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  1. #2976

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    RE: The new Tornado sport jet

    I simply buy quality but economical extensions, cut them, and solder in the length I need. Simple, fast , and you did it yourself so you know it was done right. NEVER an issue in the last 39 years. Paying $100 for extensions for one plane? That is (I am sorry, but it is) NUTS!!!!

  2. #2977

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    RE: The new Tornado sport jet

    That was a total of 17 extensions and 2 Y's. I could have gotten away with half that by running long extensions all the way to the receiver, but I wanted to have connections at the boom/wing interface and at the wing/fuse interface so that I could remove the booms or wings without rewiring or pulling everything out of the fuse each time. Yes, it's a lot of extensions but the extra expense has been worth it over the past 4 years.

    Joe

  3. #2978
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    RE: The new Tornado sport jet

    Cutting a servo lead and adding in wire is not a very clever idea, especially if you have to change out a servo.

    You simply buy 5M or 10M lengths of servo cable, plus the plugs and sockets and make the leads yourself to suit, for about 1/10th the price of buying leads and then messing about soldering them up.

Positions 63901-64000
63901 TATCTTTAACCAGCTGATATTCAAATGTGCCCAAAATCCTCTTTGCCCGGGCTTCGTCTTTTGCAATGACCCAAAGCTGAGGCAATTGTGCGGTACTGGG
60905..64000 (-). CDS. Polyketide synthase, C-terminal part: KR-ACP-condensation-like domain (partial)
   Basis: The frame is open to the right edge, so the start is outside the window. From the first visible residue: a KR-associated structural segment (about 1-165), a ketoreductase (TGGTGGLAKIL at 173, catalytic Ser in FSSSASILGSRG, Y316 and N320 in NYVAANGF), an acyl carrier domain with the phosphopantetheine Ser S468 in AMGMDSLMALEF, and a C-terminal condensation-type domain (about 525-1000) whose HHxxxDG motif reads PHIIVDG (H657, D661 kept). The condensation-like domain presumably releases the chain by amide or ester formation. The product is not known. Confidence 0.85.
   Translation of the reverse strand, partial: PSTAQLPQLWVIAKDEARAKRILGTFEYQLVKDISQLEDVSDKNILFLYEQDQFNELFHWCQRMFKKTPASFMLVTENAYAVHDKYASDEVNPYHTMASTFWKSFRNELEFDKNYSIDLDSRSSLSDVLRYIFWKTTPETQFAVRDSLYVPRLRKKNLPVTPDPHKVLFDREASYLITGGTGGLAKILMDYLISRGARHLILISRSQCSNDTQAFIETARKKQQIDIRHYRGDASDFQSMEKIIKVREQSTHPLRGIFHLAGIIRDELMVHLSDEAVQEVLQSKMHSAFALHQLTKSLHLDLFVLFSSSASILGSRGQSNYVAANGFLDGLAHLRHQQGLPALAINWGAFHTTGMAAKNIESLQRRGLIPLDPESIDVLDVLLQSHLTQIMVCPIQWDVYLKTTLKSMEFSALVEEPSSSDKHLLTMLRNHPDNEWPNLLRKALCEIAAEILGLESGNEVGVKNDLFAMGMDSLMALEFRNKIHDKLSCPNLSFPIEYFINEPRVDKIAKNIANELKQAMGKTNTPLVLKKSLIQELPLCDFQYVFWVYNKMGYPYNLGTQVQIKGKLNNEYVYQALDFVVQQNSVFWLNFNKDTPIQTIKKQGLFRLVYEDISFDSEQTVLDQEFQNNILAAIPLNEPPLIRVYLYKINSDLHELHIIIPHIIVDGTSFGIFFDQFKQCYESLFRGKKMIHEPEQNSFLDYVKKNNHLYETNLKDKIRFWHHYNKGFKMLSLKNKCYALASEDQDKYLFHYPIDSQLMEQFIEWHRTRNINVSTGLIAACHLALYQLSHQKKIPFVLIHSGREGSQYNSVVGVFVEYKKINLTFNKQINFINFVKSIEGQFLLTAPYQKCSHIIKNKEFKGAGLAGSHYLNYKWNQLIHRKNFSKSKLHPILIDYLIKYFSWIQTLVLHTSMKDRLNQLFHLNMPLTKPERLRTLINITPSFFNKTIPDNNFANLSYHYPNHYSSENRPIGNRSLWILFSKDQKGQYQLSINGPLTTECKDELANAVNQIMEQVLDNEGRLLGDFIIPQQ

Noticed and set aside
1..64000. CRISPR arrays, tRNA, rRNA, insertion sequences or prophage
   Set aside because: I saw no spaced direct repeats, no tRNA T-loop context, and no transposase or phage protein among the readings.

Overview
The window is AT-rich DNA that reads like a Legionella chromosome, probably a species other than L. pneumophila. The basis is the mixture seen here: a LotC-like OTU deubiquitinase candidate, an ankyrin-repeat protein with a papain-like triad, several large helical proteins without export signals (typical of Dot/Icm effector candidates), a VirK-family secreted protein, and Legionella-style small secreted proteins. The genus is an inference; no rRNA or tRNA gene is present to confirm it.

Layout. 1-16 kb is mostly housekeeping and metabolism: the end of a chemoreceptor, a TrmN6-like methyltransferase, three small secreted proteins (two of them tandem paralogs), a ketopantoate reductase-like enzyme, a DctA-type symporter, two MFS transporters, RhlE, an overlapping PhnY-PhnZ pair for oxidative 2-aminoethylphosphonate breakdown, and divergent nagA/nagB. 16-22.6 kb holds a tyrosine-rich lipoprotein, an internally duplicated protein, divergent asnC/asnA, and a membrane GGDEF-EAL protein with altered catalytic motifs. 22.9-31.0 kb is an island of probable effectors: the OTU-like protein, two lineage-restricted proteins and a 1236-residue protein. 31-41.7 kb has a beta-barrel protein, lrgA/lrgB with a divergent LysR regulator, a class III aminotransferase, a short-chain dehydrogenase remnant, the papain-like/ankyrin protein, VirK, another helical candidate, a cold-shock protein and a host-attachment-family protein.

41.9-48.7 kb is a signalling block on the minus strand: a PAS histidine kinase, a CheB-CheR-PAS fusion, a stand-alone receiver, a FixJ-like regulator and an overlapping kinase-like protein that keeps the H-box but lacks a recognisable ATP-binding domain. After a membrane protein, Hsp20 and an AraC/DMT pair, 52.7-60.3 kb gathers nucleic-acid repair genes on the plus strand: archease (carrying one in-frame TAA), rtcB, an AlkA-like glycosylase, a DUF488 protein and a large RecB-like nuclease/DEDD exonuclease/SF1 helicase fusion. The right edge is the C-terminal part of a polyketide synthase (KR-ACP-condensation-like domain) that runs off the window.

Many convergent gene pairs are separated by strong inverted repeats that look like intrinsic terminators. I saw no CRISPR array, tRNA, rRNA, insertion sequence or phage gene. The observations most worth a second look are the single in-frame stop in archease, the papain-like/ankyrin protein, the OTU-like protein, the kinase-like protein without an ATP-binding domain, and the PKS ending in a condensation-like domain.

www.letterkennymodelflyingclub.com
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  4. #2979
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    RE: The new Tornado sport jet

    Mark, I have to agree with Xair. It's just as quick and easier to just make up a new extension.
    Dean,
    A10FLYR

  5. #2980

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    RE: The new Tornado sport jet


    ORIGINAL: Xairflyer

    Cutting a servo lead and adding in wire is not a very clever idea, especially if you have to change out a servo.

    You simply buy 5M or 10M lengths of servo cable, plus the plugs and sockets and make the leads yourself to suit, for about 1/10th the price of buying leads and then messing about soldering them up.
    This is what I've done successfully for years on big 40% & Jets without ever having a single issue (in the air, I've screwed up a few during installs). You have to have a good quality supplier though, there are garbage connectors out there that look really good on the websites. Where can I buy quality braided servo wire with quality connecters?
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  6. #2981

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    RE: The new Tornado sport jet

    That is exactly what I do. What ever made you guys think that I was cutting the servo's wire and extending it. If you knew that the servo would forever be used in that one application, then that may be OK, but I never do that. I am talking about soldering in an extension into the middle of a servo extension. Thus making up a custom length extension.

  7. #2982

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    RE: The new Tornado sport jet

    ORIGINAL: Woketman

    That is exactly what I do. What ever made you guys think that I was cutting the servo's wire and extending it. If you knew that the servo would forever be used in that one application, then that may be OK, but I never do that. I am talking about soldering in an extension into the middle of a servo extension. Thus making up a custom length extension.
    There is no solder required to make your own servo extensions. Just buy a roll of high quality servo wire (I like braided), get the male/female housings & the pins & go to town. Custom made servo extensions of the highest quality & completely custom legnthed to your application. Saves weight & makes for a neater install also because there is not a lot of extranious servo wire material lying around